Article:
The challenges of learning and teaching maths

Things are looking up for mathematics. A few years ago, science, technology, engineering and mathematics (Stem) subjects were the focus of much hand-wringing and a government inquiry. Revamping sixth-form mathematics had resulted in a drop in maths A-level entry, Stem subjects were under-recruiting at university, and it was still fashionable for adults to admit “I’m no good at maths,” despite mathematical understanding underpinning not only all the other sciences but daily life and the national economy, from credit card rates to plumbing repairs to air traffic control and the risks of taking medication.

Adrian Smith’s 2004 report into post-14 mathematics was blunt: to compete in the global economy, the UK needed more specialist mathematics teachers with better continuing professional development (CPD) and a curriculum focused on the real world. There followed the Sainsbury review of 2007 on scientific research, the Williams report of 2008 on primary maths and last year’s (2009) CBI report demanding more business involvement in Stem higher education.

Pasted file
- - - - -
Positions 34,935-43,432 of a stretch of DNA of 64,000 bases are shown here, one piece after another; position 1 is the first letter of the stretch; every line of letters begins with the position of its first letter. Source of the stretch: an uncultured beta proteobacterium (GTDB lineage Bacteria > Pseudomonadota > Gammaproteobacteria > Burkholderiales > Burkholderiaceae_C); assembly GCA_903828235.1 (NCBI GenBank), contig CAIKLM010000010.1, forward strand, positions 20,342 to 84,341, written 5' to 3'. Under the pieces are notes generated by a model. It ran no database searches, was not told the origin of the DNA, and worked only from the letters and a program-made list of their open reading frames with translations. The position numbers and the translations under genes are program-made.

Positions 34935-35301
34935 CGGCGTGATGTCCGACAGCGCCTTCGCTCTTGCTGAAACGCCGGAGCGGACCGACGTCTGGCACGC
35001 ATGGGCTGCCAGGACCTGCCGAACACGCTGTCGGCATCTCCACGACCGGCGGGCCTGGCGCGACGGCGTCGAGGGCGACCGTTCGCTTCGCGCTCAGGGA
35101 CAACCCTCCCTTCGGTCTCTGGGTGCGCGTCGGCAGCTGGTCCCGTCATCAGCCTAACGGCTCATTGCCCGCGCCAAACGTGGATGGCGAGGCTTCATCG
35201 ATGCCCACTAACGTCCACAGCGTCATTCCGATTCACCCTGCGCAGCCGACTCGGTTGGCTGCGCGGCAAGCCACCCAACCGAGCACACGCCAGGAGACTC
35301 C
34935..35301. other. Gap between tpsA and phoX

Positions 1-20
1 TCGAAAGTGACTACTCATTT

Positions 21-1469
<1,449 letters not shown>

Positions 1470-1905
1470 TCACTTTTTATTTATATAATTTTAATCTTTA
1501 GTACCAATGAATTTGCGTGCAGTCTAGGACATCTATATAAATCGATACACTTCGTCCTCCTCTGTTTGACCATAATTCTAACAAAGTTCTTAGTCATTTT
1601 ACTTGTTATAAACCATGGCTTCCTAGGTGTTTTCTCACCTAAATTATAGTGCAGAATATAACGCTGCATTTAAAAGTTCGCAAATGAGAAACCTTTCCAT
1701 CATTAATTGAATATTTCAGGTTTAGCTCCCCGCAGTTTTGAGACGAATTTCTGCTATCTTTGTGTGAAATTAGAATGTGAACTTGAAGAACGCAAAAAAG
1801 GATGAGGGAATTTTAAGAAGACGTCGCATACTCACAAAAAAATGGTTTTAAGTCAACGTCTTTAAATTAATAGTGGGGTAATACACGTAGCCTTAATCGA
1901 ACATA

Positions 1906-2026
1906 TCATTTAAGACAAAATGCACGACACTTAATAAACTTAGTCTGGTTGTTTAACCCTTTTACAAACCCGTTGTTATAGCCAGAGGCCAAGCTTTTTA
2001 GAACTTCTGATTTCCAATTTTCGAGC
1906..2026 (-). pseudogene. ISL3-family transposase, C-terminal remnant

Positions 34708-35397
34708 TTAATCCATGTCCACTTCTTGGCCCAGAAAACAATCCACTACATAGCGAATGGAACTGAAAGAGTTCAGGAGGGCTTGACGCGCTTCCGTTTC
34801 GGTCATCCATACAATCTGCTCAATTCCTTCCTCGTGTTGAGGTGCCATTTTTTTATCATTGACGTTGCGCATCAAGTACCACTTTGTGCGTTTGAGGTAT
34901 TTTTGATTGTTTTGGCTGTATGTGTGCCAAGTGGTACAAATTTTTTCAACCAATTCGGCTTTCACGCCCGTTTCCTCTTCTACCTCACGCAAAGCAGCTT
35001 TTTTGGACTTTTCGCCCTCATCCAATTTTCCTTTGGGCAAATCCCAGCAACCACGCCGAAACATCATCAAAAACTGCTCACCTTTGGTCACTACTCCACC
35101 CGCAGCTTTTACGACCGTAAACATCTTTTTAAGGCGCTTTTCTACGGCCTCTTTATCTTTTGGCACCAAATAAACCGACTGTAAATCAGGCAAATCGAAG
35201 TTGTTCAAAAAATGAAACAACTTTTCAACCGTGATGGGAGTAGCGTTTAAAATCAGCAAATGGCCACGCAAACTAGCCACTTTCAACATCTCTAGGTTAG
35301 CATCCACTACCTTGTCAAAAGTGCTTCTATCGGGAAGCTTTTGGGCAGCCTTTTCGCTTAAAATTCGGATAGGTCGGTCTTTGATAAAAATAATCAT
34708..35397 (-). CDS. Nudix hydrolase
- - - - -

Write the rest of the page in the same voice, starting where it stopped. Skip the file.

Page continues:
And the National Centre for Excellence in the Teaching of Mathematics (NCETM), was set up in 2006 with £28.6m, and given responsibility for developing CPD until 2011. It has been, says Smith, “a fantastic success”. Its web portal now has 35,000 active registered users clicking 2.3m page impressions. They check their professional expertise with the self-evaluation tool, share experiences and materials in online communities, and analyse their lessons with the Next Steps programme, which suggests ways to take teaching further. Monthly magazines for early years, primary, secondary and further education teachers offer practical ideas, such as using puddles in the playground to teach measurement, or hairdressing appointments for critical path analysis.

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